In the past, Nintendo has traditionally released games on its own hardware. When Nintendo decided to jump into the mobile space, it made a conscious decision to create mobile-tailored games to supplement software on its own dedicated gaming systems. One of the first games announced from this mobile venture was a new entry in the Fire Emblem series.
Fire Emblem has a long history dating back to the Famicom (Japanese NES) with Fire Emblem: Shadow Dragon and the Blade of Light which came out in 1990. Gamers in the U.S. weren’t introduced to the Fire Emblem series until 2003 when the plainly-titled Fire Emblem came to Game Boy Advance. From that point on Fire Emblem has slowly built up a fanbase across the world with a half-dozen follow up titles.
With the deep history of the Fire Emblem series, Nintendo has a rich cast of characters to bring to the mobile landscape with Fire Emblem Heroes. The turn-based strategy game relies heavily on character development and an intricately weaving story that plays out differently depending on how you perform on the battlefield and which relationships you choose to develop.
Fire Emblem Heroes follows in the footsteps of its older siblings with similar gameplay, similar art and music, as well as comparable sound effects. The gameplay translates perfectly to the touchscreen nature of mobile devices. Sorting and commanding your troops is very easy to execute by selecting your units with your fingertip and dragging or tapping nearby squares within the game grid. You’ll quickly learn how each unit type can attack and move within the gameplay area and how your turns throughout each battle play out against your enemies. The amount of variety in each battle quickly becomes apparent early in the game.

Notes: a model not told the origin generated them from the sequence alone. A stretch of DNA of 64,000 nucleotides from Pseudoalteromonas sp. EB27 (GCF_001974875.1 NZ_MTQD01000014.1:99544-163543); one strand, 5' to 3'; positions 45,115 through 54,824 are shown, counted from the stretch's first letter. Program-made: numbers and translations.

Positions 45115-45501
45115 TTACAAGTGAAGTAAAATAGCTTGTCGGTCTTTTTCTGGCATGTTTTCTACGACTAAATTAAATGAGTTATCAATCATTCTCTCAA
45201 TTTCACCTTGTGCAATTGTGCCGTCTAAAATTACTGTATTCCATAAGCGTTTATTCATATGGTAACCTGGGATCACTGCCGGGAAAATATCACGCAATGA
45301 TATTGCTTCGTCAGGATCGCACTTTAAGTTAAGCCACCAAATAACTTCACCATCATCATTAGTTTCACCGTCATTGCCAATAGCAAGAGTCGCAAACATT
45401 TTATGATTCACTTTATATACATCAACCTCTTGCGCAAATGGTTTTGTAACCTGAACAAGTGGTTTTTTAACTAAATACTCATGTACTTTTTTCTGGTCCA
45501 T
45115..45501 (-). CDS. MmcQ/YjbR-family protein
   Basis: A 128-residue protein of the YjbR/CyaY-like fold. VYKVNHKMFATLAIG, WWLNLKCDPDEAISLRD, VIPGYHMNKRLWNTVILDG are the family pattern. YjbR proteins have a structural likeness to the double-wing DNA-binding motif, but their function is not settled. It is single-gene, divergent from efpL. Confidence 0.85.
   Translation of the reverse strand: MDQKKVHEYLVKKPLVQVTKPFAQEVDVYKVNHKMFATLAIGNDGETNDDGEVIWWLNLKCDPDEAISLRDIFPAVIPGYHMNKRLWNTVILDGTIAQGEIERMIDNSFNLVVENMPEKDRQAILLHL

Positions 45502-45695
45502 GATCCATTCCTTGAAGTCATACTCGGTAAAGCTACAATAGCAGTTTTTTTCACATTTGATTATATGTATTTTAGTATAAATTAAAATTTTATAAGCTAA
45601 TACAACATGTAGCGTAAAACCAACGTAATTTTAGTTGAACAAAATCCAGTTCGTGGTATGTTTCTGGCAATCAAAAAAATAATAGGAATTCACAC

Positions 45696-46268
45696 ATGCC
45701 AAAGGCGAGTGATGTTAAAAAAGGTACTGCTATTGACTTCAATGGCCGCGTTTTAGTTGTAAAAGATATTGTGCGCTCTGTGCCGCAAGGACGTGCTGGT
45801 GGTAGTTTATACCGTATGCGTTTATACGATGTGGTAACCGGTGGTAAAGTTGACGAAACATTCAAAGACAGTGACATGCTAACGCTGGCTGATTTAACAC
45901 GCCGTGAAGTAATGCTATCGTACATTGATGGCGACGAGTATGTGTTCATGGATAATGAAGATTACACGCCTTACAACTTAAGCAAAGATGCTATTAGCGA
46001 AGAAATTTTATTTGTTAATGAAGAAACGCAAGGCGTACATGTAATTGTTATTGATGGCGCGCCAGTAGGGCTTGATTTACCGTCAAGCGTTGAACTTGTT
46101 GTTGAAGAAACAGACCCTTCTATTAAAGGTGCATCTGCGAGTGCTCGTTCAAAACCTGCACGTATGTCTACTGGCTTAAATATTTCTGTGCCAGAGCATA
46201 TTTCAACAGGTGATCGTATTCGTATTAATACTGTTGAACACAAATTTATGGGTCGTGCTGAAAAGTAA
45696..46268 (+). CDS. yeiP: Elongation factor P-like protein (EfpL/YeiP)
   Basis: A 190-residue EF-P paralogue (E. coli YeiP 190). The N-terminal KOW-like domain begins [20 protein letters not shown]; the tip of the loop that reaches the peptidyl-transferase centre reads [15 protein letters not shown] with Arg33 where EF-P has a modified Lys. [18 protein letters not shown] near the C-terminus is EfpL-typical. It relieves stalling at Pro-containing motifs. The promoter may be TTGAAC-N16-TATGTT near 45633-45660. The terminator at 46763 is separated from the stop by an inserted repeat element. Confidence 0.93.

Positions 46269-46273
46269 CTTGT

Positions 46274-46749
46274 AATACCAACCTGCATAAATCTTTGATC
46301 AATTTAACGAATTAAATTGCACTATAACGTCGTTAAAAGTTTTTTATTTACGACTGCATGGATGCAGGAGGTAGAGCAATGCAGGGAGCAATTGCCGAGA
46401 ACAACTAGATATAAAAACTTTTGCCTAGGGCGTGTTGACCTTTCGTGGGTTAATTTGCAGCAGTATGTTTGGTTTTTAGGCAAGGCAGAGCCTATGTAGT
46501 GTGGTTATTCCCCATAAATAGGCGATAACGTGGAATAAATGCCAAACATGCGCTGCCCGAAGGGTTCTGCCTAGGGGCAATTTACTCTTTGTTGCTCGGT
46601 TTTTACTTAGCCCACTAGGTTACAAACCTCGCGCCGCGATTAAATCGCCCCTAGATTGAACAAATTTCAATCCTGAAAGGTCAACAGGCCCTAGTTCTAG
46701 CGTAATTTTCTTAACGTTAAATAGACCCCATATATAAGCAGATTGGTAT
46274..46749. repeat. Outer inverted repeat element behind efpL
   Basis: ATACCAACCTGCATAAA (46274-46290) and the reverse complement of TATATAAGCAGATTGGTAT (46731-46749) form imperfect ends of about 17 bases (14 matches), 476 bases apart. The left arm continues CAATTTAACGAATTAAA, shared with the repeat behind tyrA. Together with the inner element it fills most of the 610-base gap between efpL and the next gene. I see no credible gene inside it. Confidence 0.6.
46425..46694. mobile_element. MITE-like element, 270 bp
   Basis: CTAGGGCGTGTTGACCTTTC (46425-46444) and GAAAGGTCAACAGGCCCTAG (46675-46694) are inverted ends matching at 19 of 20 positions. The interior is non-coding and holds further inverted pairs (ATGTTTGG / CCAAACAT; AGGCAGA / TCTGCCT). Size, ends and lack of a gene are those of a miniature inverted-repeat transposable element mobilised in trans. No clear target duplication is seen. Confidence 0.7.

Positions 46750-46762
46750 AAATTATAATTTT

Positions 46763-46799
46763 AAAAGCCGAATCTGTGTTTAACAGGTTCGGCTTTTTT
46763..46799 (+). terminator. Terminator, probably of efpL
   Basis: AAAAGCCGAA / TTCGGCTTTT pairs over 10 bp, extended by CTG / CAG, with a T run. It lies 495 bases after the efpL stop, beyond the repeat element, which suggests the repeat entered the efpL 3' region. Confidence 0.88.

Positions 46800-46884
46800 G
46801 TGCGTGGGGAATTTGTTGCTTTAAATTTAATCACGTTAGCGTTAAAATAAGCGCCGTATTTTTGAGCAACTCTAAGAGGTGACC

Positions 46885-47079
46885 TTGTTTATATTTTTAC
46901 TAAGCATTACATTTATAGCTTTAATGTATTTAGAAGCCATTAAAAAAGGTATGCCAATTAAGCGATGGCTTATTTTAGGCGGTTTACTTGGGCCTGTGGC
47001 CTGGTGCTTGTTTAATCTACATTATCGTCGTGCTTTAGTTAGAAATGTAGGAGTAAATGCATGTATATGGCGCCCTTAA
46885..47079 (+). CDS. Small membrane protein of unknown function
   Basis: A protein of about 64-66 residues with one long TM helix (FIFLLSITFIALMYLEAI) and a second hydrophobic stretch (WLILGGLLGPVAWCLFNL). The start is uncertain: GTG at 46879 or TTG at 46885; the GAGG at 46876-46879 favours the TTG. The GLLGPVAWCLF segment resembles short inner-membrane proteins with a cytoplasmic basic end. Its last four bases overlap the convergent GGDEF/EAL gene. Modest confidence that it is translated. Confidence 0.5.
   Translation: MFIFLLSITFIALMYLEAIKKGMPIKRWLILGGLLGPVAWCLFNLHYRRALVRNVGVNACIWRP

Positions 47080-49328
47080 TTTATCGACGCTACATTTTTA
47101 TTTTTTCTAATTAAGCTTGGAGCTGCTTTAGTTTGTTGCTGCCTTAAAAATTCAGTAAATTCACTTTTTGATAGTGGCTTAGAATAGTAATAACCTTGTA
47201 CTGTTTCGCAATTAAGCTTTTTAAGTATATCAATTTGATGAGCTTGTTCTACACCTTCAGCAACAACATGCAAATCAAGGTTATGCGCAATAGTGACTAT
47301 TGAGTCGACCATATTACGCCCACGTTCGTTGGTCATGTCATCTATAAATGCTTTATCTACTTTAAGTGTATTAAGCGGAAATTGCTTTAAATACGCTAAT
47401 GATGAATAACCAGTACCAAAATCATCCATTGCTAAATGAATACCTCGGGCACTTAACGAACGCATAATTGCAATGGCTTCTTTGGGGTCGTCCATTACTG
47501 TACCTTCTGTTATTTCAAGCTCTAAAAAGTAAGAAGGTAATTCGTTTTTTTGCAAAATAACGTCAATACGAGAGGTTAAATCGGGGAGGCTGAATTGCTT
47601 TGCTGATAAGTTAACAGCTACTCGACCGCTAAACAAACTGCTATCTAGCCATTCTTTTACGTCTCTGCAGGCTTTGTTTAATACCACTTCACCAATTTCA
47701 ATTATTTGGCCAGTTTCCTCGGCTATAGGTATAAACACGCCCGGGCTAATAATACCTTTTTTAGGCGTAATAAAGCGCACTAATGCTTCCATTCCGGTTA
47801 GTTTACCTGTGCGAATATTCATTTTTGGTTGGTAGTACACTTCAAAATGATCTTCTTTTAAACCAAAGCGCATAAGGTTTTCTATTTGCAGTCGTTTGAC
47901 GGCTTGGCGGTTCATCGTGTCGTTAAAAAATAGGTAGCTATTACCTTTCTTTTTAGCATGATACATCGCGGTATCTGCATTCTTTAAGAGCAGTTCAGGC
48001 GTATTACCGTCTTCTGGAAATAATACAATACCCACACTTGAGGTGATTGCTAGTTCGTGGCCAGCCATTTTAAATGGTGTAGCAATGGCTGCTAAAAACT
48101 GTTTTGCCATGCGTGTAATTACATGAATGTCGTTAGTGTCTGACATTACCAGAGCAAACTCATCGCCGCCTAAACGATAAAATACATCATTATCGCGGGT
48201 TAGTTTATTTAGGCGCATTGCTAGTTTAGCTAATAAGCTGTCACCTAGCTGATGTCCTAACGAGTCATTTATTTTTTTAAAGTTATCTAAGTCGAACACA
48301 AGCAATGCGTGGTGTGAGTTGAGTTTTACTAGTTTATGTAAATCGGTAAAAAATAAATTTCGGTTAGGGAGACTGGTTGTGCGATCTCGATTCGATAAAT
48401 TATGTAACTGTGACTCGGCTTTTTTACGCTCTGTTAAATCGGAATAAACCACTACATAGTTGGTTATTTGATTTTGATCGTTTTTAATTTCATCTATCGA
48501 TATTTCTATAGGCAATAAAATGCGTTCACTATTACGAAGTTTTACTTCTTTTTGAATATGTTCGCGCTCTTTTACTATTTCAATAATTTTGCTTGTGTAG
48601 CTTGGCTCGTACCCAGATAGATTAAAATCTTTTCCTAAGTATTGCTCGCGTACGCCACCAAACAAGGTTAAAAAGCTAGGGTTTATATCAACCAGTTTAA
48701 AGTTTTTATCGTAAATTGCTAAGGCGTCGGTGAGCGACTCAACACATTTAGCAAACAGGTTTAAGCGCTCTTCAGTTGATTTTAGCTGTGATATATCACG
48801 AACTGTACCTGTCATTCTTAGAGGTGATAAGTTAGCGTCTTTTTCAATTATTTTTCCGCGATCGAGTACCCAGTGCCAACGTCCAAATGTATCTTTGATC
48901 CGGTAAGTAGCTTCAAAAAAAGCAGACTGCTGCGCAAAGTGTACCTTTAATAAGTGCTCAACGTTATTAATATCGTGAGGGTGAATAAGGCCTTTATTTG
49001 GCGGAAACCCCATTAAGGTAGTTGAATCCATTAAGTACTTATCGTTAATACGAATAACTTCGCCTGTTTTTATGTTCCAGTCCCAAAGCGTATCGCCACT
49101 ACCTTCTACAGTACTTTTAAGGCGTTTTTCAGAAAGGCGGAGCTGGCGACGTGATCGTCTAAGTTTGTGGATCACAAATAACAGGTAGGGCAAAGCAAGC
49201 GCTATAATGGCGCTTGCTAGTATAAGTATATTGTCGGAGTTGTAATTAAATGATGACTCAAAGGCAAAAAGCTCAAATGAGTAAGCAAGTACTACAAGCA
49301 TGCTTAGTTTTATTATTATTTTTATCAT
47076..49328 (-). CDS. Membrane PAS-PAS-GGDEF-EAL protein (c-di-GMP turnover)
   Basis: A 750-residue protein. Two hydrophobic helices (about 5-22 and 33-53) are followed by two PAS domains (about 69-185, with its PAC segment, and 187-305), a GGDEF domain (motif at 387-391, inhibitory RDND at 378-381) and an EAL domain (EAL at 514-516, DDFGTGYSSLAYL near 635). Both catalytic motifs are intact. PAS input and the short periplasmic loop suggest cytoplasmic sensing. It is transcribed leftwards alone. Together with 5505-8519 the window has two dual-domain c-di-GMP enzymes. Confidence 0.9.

As you command the Emblian Empire against the Askran Kingdom, you’ll be able to summon “Heroes” you encounter throughout the game. Strategically choosing each group of playable characters allows you to command the battlefield to varying degrees. After completing a set amount of story missions you’ll gain access to special timed events, as well as fight against rivals around the world in the arena maps. Items that buff your heroes’ abilities can be obtained in arena battles as you make your way up the leaderboards.
I really have to commend Nintendo on its ability to focus on gameplay first with a lot of the titles its made in the past. Fortunately with Fire Emblem Heroes, the graphical presentation and overall package don’t suffer from this focus on gameplay. The entire package fits together nicely with an emphasis on classic gameplay.
The visuals in Fire Emblem Heroes are some of the best in the mobile space–especially when it comes to the fully pre-rendered cutscenes. Each character within the game is drawn with incredible detail and color. It’s easy to differentiate each character from the next because of the amount of detail each character employs. It’s also fairly evident from early on that care was taken in designing the world, the characters, and playing fields in Heroes.